Last weekend Redfern was lit. Our aim was to awaken the spirit; a spirit that has been laying dormant for two centuries since colonisation. An invasion that has left many of our people’s across the country, dispossessed, fractured and buried in trauma for many, many generations.
It started with a group of concerned mothers coming to me asking for guidance. Their young people were tip-toeing on a path of destruction which has seen a devastating effect through many of our young people living in communities.
Concerned mothers and community members have seen a lot of positive work I've been doing in communities right across the country and asked me for guidance on getting, not only the young people on path, but ways to lead all people to a better place.
I knew what the answer was for me; it’s the same answer I share in community every day when I am asked to share. It's one of empowerment, strength and guidance. Something much bigger than me, it's from the ‘old people’, our ancestors.
I have spoken countless times about what has been my biggest healer. A progressive healing, that has been used for thousands of years —in one word, culture. Culture has been my biggest healer —it has taught me to live with the most important values I, and anyone can utilise.
I knew this community, Redfern. The spiritual home for a lot of First Nations people along the east coast of Australia on Gadigal Country.
I bought along to the meeting, the senior men who reconnected me to this practice and way of life. In sharing we, the concerned community members, were all agreed that a traditional Corroboree would take place, to awaken the spirits, to give a taste of what has been taken from our inner city brothers and sisters. To heal them, to heal country and to wake the old people, who have been dormant for some two centuries.
It was agreed that we wouldn’t chase funding, no one would get paid. This was about self empowerment and healing, and this was our responsibility to share with our brothers and sisters, in the very way our ancestors had done so for thousands of years.
Date set, venue set with an open invitation to come and share nothing but love, respect, humility, care and compassion.
The ladies on the ground helped to organise beds for traveling dancers, sand for a bora ground to dance, food and drink to feed community and those in attendance.
With around 120 men, women and kids painted in traditional designs, the stage/sand was set. Although the dancing wasn’t about performance, corroboree and traditional dance was and always has been about dancing for three things —Mother Earth, creator father sky, Biame and the old people; our ancestors who forged a path for us to follow.
I recount the moment we began to ‘mob in’ and raise the energy. With calls to the old people, stomping our feet into Mother Earth —it was truely electric. As we zoned into connecting our own spirit, I looked up to see the couple hundred people in attendance, reacting to the noise as they could feel the energy lift, and some even running with cameras to take photos and videos.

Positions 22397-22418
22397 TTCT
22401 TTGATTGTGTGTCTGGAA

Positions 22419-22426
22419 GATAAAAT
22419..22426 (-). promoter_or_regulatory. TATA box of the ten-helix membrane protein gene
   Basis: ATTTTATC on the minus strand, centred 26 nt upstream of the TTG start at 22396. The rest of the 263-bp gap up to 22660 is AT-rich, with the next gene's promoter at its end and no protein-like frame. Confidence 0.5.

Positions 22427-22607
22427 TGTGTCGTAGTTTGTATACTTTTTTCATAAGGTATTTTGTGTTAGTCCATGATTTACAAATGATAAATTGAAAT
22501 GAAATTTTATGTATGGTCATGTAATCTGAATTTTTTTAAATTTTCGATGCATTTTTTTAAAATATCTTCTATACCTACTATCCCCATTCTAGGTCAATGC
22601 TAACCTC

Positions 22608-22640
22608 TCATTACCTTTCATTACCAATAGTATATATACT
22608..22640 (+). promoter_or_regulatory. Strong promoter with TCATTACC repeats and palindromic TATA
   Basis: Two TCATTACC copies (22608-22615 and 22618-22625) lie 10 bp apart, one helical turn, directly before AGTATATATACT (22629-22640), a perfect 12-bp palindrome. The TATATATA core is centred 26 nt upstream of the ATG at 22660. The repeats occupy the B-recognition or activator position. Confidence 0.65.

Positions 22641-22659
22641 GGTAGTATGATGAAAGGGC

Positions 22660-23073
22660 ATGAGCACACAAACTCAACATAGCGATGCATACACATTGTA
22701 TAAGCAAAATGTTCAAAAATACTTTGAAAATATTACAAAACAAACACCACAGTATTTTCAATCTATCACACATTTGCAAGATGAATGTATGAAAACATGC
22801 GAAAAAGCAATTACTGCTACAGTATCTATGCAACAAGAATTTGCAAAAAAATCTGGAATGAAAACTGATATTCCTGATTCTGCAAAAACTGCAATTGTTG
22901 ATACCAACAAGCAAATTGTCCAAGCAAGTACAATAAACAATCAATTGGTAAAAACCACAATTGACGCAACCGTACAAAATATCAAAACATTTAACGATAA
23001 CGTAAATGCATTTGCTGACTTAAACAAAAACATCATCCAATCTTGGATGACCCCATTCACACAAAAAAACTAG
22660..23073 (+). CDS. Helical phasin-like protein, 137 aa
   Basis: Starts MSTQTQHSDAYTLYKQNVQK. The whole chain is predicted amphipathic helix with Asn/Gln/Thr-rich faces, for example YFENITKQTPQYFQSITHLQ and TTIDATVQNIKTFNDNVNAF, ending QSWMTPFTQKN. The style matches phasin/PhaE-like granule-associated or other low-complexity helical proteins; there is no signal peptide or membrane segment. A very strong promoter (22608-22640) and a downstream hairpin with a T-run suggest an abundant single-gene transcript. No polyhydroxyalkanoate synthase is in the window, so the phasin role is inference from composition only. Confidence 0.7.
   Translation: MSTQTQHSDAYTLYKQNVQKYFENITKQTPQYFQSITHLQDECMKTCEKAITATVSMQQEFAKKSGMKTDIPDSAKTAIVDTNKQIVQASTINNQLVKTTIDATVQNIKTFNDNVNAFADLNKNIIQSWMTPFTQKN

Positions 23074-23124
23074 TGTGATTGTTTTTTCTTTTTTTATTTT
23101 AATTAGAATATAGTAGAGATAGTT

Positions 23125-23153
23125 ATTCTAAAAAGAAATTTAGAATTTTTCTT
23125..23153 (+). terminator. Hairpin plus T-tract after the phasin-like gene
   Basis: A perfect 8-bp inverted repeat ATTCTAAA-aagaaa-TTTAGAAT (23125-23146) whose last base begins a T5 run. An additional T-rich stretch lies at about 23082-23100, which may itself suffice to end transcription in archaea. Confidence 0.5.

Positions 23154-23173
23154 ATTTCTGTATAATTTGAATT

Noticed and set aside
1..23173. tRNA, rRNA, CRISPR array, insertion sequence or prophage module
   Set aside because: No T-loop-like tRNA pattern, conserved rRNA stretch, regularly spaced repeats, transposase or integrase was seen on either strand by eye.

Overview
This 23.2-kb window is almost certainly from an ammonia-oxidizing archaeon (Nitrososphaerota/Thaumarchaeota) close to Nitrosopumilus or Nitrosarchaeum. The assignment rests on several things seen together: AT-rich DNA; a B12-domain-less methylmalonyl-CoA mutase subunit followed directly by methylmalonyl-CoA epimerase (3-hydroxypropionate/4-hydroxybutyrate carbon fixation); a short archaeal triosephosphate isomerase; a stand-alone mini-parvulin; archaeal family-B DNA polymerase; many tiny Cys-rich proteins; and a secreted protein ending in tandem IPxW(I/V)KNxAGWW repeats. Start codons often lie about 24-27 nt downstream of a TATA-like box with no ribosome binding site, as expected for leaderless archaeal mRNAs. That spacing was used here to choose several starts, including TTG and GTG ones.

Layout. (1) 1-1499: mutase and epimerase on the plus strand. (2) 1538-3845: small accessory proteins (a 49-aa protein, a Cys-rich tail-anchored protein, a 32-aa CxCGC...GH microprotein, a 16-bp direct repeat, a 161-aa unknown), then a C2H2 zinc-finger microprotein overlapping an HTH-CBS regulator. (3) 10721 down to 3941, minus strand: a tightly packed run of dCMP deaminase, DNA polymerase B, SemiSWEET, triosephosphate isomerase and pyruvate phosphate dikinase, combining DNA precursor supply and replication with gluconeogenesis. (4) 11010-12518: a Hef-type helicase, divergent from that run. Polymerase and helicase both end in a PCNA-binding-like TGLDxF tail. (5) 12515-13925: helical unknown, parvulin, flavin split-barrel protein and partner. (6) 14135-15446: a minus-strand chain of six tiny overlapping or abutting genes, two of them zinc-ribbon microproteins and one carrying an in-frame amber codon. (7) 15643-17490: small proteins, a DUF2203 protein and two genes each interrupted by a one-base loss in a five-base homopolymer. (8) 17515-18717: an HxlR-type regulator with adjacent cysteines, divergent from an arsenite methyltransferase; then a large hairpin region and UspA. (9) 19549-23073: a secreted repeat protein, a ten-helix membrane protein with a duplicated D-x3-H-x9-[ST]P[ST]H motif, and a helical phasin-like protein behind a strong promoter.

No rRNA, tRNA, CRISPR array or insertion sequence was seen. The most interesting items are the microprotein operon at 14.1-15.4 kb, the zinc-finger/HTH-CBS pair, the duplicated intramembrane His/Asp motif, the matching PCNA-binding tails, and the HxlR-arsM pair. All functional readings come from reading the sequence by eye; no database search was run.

As we made our way into the dance ring, footage has surfaced showing lightning-like flashes, sparking the middle of the dance ring. If I hadn’t seen it myself, I wouldn’t believe it.
We danced for hours, calling on the old people to be with us, paying respect and honouring our animal spirit ancestors. A magical experience.
Speaking with uncle Shane Phillips post event, he too saw the flashes of lightning and couldn’t explain it. I asked how it made him feel,
"When I stomped and mobbed in with the group, it was like nothing I’ve ever experienced in my life," He told me.
"You could feel the old people with us."
Speaking with senior figure of community and staunch activist, Aunty Jenny Munro;
"Nephew, this is beautiful. Our old people have been doing this for thousands of years, this is how we heal."
It warms my heart to know that our culture is alive and well, healing the spirit of people, healing communities.
As the event wasn’t funded, we are thankful to have a few necessities donated, and ultimately, this was driven by community, for community. No dancer received a single dollar —in fact, some dancers funded their own flights all the way from Queensland. It's because it is our responsibility to share and heal as people; help those who need.
‘Nupitji Nupitji’; if we all share, we all receive.
So often we are led to believe we need to rely on government funding and programs that dictate how we need to behave to better ourselves, when I have found that the answer has been here for thousands of years. The answer's are deeply embedded within our DNA. Connect to it, live it and love it. We are the oldest continual culture in the planet.
In closing I will quote,
Government won’t solve our problems, self empowerment will. We will.
Joe Williams is a Wiradjuri man, a former NRL player, professional boxer, author, motivational speaker and influencer. His book 'The Enemy Within' is a personal account of his struggles with mental illness, attempted suicide and being diagnosed as Bipolar Disorder. Follow him @joewilliams_tew
Photography by Jodie Choolburra and Tyrone Gordon.
This article was originally published with permission on JoeWilliams.com, with minor edits by NITV. To read the original article, go here.